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Thursday, 14 December 2017

On tame reactions and Fed responses

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  • Peters 475px June 2014

Anthony Peters sees a collective yawn in the markets over Greece.

I feel deceived, let down and made to look like a bit of an idiot. Greece was supposed to have been sorted. Not resolved – it’s several hundred billion euros from being resolved – but at least it looked as though it had been temporarily sorted. Didn’t we all think that Yanis Varoufakis’ need to play out game theory had been satisfied and that Alexis Tsipras’ partner’s threat to deny him his oats if he backed down in his stance on debt forgiveness would not stand in the way of a deal?

Was it not, as of yesterday morning, quite clear that the cost of holding out was still regarded as too high as not to easily offset by the cost giving in?

Then, when least expected by markets (which still prefer outcomes which can be summarised in the 76 strokes which constitutes a headline on a standard Bloomberg screen), we were told that the interested parties, formerly known as the Troika (I never had thought of Prince and of the Troika in the same sentence until now) , had rejected Athens’ proposals (the ones we hadn’t seen) and that then, in response, Tsipras had dismissed out of hand the creditors’ counter.

The markets’ response might have been swift but it was, in the context of recent price movements, unbelievably tame. Bunds rallied a bit, peripherals sold off a bit and key equity markets were marginally softer. No sign of panic; just a collective and notably frustrated sigh of “On dear, here we go again…”. It all so reminds me of Puccini’s Tosca who, every time you think she’s about to expire, gets up and sings another aria.

Through all of this, the euro firmed a little which has to bear some logic, seeing as that it had weakened when a settlement seemed to have been arrived at after the week-end. Most had been surprised by the sharp fall in the currency on Monday until it had been established that “Peace with Greece” would free up the Fed’s hands and that a September move was therefore more likely. That, in turn, obviously pushed the greenback higher. Hence, quite logically, a wobble in the discussions would have to see the euro trade firmer. It did, albeit also only by a bit.

On the Fed and the IMF

I attended a meeting at an investment management company yesterday in which I expressed the view that the Fed had to move in September, not necessarily for economic reasons but in order to establish clearly that it would not let itself be dictated to by the IMF with respect to when and by how much it can or cannot tighten, and that it would apply its monetary policy based on the needs of the US economy and not on that of the rest of the world. Its remit is all-American and if it decides to look out of the window at the rest of the world, that’s its decision, and not that of two French citizens down the road in Washington at 700 19th Street.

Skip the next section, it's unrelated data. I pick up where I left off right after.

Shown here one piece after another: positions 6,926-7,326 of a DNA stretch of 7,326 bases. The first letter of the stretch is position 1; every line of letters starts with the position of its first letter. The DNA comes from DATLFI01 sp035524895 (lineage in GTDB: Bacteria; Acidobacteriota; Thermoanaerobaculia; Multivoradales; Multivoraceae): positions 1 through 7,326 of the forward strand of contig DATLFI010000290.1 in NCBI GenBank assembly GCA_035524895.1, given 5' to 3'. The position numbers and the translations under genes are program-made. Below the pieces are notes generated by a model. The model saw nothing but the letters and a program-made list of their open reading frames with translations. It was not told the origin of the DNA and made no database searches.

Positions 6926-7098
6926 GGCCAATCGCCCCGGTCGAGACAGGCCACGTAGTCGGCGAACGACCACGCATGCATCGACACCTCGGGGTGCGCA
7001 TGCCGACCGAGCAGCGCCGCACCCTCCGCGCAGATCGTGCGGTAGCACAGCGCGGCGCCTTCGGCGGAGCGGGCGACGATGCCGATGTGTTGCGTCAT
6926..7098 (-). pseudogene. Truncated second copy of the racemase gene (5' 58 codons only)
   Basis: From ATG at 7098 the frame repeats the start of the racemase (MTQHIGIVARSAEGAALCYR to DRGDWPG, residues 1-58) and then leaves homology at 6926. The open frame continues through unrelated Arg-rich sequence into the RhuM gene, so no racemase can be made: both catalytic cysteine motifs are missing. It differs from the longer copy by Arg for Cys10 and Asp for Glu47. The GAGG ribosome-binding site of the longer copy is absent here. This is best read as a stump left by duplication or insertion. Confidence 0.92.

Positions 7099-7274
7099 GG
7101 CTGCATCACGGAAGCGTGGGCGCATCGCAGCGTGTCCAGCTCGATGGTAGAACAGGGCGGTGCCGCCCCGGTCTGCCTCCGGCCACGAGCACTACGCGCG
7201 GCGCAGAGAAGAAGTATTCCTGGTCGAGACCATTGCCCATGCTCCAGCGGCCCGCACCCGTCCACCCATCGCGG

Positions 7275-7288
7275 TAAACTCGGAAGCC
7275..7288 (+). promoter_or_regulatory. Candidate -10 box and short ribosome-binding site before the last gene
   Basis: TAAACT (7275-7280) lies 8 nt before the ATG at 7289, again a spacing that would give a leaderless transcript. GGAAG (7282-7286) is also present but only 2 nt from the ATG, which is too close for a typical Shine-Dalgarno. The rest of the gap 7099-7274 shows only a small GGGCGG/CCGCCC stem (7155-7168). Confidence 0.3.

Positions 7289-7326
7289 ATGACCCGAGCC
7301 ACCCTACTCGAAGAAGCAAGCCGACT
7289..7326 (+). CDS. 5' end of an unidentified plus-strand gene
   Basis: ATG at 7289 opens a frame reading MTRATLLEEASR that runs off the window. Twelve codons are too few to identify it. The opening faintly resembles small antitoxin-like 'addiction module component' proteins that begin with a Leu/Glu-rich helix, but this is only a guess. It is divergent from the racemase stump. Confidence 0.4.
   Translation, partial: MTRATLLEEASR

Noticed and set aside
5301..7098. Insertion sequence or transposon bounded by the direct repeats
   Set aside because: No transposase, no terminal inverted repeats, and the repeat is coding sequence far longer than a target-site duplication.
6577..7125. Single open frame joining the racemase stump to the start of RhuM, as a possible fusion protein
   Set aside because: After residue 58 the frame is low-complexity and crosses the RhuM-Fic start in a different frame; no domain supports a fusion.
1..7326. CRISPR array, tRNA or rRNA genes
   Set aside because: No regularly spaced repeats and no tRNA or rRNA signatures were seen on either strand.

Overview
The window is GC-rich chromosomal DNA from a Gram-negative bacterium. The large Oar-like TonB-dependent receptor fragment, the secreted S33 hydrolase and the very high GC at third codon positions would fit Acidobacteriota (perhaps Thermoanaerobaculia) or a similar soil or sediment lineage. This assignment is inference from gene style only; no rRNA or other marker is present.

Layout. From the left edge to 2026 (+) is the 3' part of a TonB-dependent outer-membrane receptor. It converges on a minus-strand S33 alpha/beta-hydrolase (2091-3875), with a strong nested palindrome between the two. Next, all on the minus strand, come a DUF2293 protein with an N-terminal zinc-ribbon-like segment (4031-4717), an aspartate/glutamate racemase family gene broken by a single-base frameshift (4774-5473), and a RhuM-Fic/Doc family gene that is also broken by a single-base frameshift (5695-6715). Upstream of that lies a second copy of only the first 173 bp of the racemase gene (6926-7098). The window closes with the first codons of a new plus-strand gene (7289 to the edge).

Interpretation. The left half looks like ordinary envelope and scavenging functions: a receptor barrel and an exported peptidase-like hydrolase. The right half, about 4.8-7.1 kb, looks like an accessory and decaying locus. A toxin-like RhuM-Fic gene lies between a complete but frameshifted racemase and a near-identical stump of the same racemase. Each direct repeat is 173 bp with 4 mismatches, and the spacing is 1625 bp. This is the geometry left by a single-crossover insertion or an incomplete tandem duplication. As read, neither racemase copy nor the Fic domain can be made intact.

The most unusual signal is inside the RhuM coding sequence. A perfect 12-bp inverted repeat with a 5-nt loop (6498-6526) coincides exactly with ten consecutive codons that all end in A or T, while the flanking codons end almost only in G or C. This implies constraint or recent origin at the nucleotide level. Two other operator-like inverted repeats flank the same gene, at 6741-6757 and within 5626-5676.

In her briefing after the FOMC meeting last week, Madame Yellen appears to have said – or that’s how I heard it – that one small increase in the Funds target, come when it will, should not be taken by markets as the first step in a fast tightening cycle.

In the past, when the first move had been made, markets could expect a step higher at one meeting after the other for some time to come. After the legendary first move in February 1994 – those of us who were there will never forget it – from 3% to 3¼%, the FOMC raised rates at five out of the next seven meetings so that by November of the same year rates were at 5½%. This will surely not be repeated, so the IMF has nothing to fear. The FOMC will in all probability quite happily, nevertheless, remind even Christine Lagarde and Olivier Blanchard of whom it works for, who pays it and who sets it remit.

I wrote on Tuesday morning (and with no inkling of the shenanigans awaiting us) that the Monday rally would continue and that Wednesday would be the day to sell again. If we put Wednesday’s relatively modest market movements down to a simple technical consolidation, then one could quite rationally, though not necessarily correctly, even argue that the shaky Greek headlines really had no effect at all.

Decent run

One way or the other, volumes remain derisory and the summer lull hasn’t even begun yet, although the first schools are beginning to break up for the summer holidays. Although there is some activity in the primary markets – Cap Gemini did a lovely three tranche deal for an aggregate of €2.75bn – I can well imagine a bit of a back-log building up and issuance remaining a decent run rate through most of July. HSBC, incidentally, followed hard on the heels of ABN-AMRO with a Tier 2 subordinated issue and that space now looks like a possible future flood area.

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On a completely separate and totally personal note, I last night attended a dinner to celebrate a character I have often written of and referred to under the pseudonym of “my tame central banker”. I can reveal, now that this personage has retired, that “he” is in fact a “she” and today she collects a CBE from Buckingham Palace for her efforts. I should like to congratulate her – a few of you know who she is – and thank her not only for what she has done for the public side of the UK’s financial system but also for her support of my humble self.

I am by trade an historian and not an economist. Over the best part of two decades, her rigorous intellectual discipline and endless patience with me have done much to rein in my kitchen economics and to put my thinking and my understanding on a more solid footing. I can count myself lucky to have had her as one of my low friends in high places and she is already sorely missed.

The City is a much poorer place without her.

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